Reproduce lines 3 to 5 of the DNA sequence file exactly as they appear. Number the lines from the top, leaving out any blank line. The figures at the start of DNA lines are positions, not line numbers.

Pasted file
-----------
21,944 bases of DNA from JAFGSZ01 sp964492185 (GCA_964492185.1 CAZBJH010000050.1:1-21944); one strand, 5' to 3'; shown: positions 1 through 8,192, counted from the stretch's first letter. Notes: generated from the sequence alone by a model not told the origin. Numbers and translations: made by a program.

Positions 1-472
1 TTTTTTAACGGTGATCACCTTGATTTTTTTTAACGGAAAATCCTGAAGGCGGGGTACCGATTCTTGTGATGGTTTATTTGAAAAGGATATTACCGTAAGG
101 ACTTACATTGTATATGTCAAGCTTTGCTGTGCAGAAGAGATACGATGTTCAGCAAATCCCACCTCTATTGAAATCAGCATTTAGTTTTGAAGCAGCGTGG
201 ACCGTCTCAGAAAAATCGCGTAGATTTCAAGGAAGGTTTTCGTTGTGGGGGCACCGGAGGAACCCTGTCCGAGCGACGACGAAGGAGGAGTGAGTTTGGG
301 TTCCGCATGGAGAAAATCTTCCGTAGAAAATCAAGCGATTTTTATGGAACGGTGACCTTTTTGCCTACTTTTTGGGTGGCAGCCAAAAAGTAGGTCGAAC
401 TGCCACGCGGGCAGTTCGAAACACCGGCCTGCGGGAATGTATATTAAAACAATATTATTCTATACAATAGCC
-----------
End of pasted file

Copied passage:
1 TTTTTTAACGGTGATCACCTTGATTTTTTTTAACGGAAAATCCTGAAGGCGGGGTACCGATTCTTGTGATGGTTTATTTGAAAAGGATATTACCGTAAGG
101 ACTTACATTGTATATGTCAAGCTTTGCTGTGCAGAAGAGATACGATGTTCAGCAAATCCCACCTCTATTGAAATCAGCATTTAGTTTTGAAGCAGCGTGG
201 ACCGTCTCAGAAAAATCGCGTAGATTTCAAGGAAGGTTTTCGTTGTGGGGGCACCGGAGGAACCCTGTCCGAGCGACGACGAAGGAGGAGTGAGTTTGGG